neurocomputer

(redirected from neurocomputers)

neurocomputer

(ˈnjʊərəʊkəmˌpjuːtə)
n
(Computer Science) a type of computer designed to mimic the action of the human brain by use of an electronic neural network. Also called: neural computer
Mentioned in ?
References in periodicals archive ?
Bayesian Networks 30 HEURISTIC SYSTEMS 31 APPLICATIONS 31 AUTOMATIC FLIGHT CONTROL SYSTEMS 32 MEDICINE 32 Workflow Integration 33 FINANCIAL ANALYSIS 33 Expert Systems for Financial Analysis of Firms 34 Expert Systems for Analyzing the Causes of Successful or Unsuccessful Business Development 34 Expert Systems for Market Analysis 34 Expert Systems for Acquiring Knowledge in a Subfield of Finance 34 GEOLOGY 34 CHEMISTRY 35 METEOROLOGY 36 OTHER APPLICATIONS 37 MARKETS 37 TABLE 2 GLOBAL MARKET FOR EXPERT SYSTEMS, THROUGH 2024 ($ MILLIONS) 38 CHAPTER 6 NEURAL COMPUTERS 40 DEFINITION, GENERAL DESCRIPTION AND PROPERTIES 40 BIOLOGICAL NEUROCOMPUTERS 40 ARTIFICIAL NEURAL NETWORKS 40
TECHNOLOGIES 41 GENERAL PRINCIPLES 41 PHYSICAL ANNS 42 Memristive Neural Networks 42 Other Developments 44 IBM Introduces Digital Neurosynaptic Core 44 Intel Reveals Neuromorphic Chip Design 44 Panasonic Develops Low Energy Consumption Circuit for Neural Network Systems 45 Neurocomputer Programming Software Ecosystem 45 Memristors Boost Image Processing 46 SOFTWARE-BASED ANNS 46 APPLICATIONS 46 BANKING AND FINANCE 46 TABLE 3 REPORTED APPLICATIONS OF ANNS IN FINANCE AND ACCOUNTING 47 DEFENSE AND PUBLIC SAFETY 48 Defense 48 Public Safety 49 Law Enforcement 49
The prototype chip is also a step toward neurocomputers.
It will take 10 to 20 years before the method can be used to make neurocomputers in the lab.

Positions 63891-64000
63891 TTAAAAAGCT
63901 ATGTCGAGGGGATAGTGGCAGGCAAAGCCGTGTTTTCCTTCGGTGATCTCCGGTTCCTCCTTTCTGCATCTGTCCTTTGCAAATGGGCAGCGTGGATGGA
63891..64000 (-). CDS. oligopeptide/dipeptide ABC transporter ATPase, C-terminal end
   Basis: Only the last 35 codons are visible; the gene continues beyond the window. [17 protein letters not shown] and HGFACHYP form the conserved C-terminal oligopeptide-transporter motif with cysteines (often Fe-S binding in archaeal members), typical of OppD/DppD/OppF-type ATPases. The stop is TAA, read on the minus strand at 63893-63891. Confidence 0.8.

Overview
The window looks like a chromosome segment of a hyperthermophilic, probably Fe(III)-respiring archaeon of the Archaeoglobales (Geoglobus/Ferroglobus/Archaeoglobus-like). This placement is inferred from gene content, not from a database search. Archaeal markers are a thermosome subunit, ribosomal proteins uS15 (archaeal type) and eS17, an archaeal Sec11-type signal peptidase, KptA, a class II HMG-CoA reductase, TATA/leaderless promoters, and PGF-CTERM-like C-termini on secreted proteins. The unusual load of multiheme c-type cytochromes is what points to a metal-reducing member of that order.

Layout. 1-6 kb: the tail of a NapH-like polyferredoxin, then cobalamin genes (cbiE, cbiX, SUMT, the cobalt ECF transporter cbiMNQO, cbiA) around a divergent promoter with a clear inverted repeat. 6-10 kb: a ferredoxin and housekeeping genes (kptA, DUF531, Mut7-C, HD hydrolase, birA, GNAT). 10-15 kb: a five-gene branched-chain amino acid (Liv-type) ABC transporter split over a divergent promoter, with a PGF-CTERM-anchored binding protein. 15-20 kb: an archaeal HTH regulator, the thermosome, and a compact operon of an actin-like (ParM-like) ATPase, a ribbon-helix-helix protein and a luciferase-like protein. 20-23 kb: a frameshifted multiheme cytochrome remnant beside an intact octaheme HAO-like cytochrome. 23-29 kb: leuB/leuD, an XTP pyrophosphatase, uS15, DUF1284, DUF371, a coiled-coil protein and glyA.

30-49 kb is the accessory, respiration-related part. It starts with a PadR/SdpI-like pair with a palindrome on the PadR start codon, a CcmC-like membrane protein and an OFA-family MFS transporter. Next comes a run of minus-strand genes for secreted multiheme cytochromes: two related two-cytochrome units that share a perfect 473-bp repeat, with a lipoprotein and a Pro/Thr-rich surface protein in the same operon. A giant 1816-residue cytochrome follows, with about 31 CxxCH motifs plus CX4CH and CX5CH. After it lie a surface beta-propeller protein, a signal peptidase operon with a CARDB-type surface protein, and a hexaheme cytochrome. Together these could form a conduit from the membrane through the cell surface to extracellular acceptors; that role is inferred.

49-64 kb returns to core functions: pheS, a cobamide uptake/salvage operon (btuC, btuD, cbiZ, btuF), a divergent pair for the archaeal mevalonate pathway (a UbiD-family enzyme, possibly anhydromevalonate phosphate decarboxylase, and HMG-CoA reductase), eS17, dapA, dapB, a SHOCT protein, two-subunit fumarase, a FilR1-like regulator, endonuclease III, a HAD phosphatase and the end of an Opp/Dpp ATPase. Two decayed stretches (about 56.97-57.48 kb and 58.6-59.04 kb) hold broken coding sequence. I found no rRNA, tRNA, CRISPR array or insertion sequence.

The two main categories consist of neurocomputers based on standard integrated circuits and ASIC.
Robert Hecht-Nielsen, inventor of one of the earliest neurocomputers, defines a neural network as a computing system made up of a number of simple, highly interconnected processing elements which process information by their dynamic state responses to external inputs (Caudill |8~).
This situation, however, might change in the near future with the advent of neural networks (also called neurocomputers or neural systems).
Concern is sure to be voiced sooner or later by fundamentalist philosophers, but just as tools are extensions and force multipliers of the human arm and hand, neurocomputers are bound eventually to become extensions of the human mind.
Applied to assist the sensor-image evaluation suites of robotic vehicles, for which they are now clearly a prerequisite, neurocomputers can offer a cross-country mobility which far outperforms current models, since it can quickly and automatically be taught to select the best path across any terrain.
Such hybrid machines are indeed beginning to appear under the label of neurocomputers.
Neurocomputers are a breed of rapidly developing hardware on which artificial neural networks are trained to solve problems.
A "controller" built into the neurocomputer then determined whether there was significant agreement between the three layers and, if agreement was reached, rendered a response.